Brookfield Asset Management Inc. (i.e., “Brookfield”) (NYSE: BAM; TSX: BAM.A) made a proposal to Brookfield Property Partners L.P. (“BPY”) (NASDAQ: BPY; TSX: BPY.UN) to acquire all of the limited partnership units of BPY that it does not already own (“BPY units”) at a value of $16.50 per BPY unit, or $5.9 billion in total value.
Basically, take the company private.
In light of this news, I sold all the BPY.UN/BPY units I owned and locked-in my price premium. I moved all that money and bought a boring, low-cost indexed ETF for the U.S. Total Market (VTI).
What does this have to do with RioCan and buying more in 2021?
Well, I suspect there are more changes to come as the real estate market either gets hammered by the pandemic and/or there is some further consolidation in this sector.
But unlike BPY.UN/BPY that may not have wanted to cut its juicy dividend to shareholders, therefore Brookfield takes the company private instead, REI.UN has already cut its dividend by 33% (in 2020) to fuel existing and future projects.
Recall RioCan is one of Canada’s largest real estate investment trusts. They own, manage and develop retail-focused, increasingly mixed-use properties located “in prime, high-density transit-oriented areas where Canadians want to shop, live and work.”
The recent RioCan dividend cut was smart. It preserved company cash for projects, a few right down the road from where I live in fact. I’m optimistic this business model of owning property where Canadians shop, live and work will help RioCan emerge, not unscathed by the pandemic of course, but at least the potential for being stronger. That’s my bet. I could be wrong. I have no idea. Coming out of this pandemic could take another 1-2 years. But with REI.UN as only a very small portion of my portfolio (<1%) I see few major risks. I will add more REI.UN units this year where I can amongst these other stock priorities.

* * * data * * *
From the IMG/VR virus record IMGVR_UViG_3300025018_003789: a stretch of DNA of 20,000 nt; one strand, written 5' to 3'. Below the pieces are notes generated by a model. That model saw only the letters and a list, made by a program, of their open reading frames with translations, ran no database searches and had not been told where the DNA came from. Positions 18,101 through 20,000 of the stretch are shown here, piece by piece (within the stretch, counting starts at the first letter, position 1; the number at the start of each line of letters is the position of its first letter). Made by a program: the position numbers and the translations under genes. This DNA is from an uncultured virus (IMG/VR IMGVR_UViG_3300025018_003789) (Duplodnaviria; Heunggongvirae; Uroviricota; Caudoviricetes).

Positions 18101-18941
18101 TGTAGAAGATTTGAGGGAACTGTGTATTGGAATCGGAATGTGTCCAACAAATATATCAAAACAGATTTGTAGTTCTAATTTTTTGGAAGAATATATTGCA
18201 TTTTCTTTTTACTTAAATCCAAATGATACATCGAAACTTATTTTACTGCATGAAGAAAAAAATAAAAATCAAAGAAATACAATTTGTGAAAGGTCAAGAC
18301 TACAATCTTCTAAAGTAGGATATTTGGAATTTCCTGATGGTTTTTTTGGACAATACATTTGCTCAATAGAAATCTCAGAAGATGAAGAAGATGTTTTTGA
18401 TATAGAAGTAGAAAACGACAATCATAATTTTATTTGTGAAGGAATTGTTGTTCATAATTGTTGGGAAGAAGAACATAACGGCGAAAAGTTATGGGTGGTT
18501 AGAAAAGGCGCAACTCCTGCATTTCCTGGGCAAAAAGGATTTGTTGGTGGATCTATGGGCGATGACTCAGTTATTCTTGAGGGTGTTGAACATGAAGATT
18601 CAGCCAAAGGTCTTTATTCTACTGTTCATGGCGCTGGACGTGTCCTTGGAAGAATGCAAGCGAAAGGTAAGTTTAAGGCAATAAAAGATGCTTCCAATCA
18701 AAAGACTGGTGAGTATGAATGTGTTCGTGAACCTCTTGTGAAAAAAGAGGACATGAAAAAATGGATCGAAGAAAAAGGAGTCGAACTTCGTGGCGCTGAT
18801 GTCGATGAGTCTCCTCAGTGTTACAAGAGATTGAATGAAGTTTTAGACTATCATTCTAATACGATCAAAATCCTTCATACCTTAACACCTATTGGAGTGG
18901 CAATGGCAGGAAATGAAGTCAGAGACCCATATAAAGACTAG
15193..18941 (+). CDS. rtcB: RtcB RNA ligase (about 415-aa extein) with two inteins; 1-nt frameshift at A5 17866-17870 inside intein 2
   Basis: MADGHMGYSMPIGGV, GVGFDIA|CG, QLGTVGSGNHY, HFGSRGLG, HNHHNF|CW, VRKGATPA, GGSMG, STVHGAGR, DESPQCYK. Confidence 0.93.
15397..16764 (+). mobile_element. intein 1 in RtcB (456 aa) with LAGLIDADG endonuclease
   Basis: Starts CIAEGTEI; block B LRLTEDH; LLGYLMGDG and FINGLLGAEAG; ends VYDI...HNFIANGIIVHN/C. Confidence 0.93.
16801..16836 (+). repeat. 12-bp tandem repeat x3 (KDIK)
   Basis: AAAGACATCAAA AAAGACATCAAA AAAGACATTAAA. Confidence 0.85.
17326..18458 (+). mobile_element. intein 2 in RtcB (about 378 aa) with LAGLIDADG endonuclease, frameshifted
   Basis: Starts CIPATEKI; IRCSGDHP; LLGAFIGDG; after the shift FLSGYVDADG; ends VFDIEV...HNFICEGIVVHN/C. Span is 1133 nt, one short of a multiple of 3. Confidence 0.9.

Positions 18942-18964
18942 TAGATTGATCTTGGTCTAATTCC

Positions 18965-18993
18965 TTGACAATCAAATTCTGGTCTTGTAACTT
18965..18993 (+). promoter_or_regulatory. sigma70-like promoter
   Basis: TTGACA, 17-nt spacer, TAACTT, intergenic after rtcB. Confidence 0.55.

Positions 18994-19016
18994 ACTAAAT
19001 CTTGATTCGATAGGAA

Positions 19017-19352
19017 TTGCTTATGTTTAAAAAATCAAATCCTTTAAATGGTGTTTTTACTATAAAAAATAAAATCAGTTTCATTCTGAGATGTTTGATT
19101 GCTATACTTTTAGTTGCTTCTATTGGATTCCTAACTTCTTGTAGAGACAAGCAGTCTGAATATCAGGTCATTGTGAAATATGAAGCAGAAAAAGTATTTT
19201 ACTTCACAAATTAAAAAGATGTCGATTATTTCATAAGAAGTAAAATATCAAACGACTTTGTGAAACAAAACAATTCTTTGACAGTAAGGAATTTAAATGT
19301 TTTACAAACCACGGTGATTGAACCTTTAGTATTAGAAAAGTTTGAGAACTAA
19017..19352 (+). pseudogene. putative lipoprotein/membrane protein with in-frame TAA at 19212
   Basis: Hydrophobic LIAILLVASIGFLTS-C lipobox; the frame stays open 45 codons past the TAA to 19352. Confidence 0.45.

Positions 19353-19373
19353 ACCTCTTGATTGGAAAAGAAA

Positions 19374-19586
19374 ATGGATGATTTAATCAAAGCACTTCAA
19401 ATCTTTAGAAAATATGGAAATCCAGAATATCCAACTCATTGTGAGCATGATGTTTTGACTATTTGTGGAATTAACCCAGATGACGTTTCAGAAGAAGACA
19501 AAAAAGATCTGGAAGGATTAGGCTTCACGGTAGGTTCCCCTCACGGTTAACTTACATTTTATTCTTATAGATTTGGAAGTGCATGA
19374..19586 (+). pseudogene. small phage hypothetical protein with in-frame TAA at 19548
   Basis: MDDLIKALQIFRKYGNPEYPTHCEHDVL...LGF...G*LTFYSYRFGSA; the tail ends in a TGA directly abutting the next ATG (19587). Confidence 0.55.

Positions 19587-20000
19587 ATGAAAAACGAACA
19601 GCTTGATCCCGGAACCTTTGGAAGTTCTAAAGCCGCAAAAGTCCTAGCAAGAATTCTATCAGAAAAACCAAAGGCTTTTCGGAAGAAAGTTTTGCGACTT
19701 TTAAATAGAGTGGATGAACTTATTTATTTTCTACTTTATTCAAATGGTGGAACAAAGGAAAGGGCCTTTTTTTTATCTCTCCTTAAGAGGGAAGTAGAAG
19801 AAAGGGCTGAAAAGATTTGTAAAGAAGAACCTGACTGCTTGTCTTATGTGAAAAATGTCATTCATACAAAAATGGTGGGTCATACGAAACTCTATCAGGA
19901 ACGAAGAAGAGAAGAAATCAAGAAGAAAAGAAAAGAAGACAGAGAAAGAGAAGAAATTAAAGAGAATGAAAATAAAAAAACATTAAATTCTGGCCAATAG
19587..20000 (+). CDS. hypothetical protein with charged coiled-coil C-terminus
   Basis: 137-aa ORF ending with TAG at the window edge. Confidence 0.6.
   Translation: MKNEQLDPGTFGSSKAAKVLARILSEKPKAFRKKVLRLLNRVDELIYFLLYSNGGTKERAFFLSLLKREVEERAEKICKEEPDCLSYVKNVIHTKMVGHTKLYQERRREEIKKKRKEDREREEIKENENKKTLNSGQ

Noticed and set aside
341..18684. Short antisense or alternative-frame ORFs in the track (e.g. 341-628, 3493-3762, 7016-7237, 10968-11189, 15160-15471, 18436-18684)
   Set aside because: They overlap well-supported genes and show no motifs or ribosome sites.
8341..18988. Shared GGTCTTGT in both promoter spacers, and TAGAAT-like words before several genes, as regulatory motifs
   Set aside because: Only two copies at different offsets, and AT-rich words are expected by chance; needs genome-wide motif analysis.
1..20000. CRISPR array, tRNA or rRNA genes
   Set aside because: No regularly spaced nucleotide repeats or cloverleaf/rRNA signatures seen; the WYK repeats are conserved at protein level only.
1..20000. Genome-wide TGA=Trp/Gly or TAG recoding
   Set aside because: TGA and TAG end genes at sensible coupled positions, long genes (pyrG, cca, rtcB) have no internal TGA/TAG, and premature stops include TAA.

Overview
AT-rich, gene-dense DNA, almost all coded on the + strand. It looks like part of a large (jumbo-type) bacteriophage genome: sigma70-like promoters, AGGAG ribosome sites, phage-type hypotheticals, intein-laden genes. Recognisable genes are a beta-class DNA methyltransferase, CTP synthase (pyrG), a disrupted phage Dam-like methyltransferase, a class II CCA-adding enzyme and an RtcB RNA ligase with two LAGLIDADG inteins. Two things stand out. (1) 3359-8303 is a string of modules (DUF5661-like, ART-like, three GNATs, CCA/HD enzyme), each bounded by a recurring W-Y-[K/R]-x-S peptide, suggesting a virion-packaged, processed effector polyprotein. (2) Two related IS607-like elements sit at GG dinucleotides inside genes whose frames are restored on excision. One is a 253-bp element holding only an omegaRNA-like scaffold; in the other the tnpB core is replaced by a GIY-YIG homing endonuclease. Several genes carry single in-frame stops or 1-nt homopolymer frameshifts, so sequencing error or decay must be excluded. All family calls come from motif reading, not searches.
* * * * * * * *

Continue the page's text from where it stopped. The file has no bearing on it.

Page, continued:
4. Alimentation Couche-Tard (ATD.B)
I’ve owned ATD.B for only a few years now but I like what I see and own.
Remember, total return matters, not just yield.
In the last 4-5 years as a shareholder, I’ve seen the price rise split-adjusted (most recently January 2020) and some consistent dividend increases as well.
I own this stock to have some proxy-exposure to our Canadian consumer market sector but to also have some built-in diversification beyond Canadian borders.
Couche-Tard is a multinational convenience store owner-operator with tens of thousands of stores across Canada, the U.S., Mexico, Ireland, Norway, Sweden and more international countries.
Couche-Tard has deep pockets and I have little doubt they will grow more via acquisitions over time.